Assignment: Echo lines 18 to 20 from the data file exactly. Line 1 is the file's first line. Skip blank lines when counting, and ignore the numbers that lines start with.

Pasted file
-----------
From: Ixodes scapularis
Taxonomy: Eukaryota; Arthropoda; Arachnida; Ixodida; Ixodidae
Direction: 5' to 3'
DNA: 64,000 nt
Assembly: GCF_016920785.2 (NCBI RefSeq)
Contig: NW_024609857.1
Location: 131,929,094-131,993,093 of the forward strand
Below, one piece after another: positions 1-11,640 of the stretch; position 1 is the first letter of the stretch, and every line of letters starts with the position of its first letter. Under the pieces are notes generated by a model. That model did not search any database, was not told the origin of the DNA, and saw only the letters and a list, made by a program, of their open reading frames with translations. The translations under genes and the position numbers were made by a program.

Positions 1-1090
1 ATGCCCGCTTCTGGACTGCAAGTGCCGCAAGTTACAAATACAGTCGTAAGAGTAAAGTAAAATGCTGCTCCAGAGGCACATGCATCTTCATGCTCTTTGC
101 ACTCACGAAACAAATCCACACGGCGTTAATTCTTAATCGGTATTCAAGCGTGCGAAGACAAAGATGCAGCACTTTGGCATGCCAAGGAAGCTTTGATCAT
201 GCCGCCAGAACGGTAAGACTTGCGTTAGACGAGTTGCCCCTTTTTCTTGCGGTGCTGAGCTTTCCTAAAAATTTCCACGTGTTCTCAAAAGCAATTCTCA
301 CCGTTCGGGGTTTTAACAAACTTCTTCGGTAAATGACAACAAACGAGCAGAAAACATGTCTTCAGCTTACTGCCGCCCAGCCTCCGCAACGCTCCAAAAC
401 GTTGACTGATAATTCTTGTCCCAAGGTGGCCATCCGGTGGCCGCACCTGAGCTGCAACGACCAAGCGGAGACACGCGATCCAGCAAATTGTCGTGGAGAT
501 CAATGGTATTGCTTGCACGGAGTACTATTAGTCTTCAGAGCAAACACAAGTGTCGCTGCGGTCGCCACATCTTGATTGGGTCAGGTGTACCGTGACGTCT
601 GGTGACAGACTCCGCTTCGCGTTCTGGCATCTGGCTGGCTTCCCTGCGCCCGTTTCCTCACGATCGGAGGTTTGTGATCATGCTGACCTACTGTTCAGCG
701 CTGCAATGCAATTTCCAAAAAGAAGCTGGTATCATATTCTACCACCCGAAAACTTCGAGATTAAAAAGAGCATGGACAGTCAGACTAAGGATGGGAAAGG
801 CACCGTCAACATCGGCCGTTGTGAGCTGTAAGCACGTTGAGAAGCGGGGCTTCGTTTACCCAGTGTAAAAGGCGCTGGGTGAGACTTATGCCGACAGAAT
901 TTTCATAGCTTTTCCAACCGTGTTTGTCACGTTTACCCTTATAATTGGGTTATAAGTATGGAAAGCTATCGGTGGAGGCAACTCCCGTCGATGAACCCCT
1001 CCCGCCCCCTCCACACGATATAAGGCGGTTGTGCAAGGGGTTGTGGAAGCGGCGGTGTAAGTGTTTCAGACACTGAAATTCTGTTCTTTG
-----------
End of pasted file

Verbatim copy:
801 CACCGTCAACATCGGCCGTTGTGAGCTGTAAGCACGTTGAGAAGCGGGGCTTCGTTTACCCAGTGTAAAAGGCGCTGGGTGAGACTTATGCCGACAGAAT
901 TTTCATAGCTTTTCCAACCGTGTTTGTCACGTTTACCCTTATAATTGGGTTATAAGTATGGAAAGCTATCGGTGGAGGCAACTCCCGTCGATGAACCCCT
1001 CCCGCCCCCTCCACACGATATAAGGCGGTTGTGCAAGGGGTTGTGGAAGCGGCGGTGTAAGTGTTTCAGACACTGAAATTCTGTTCTTTG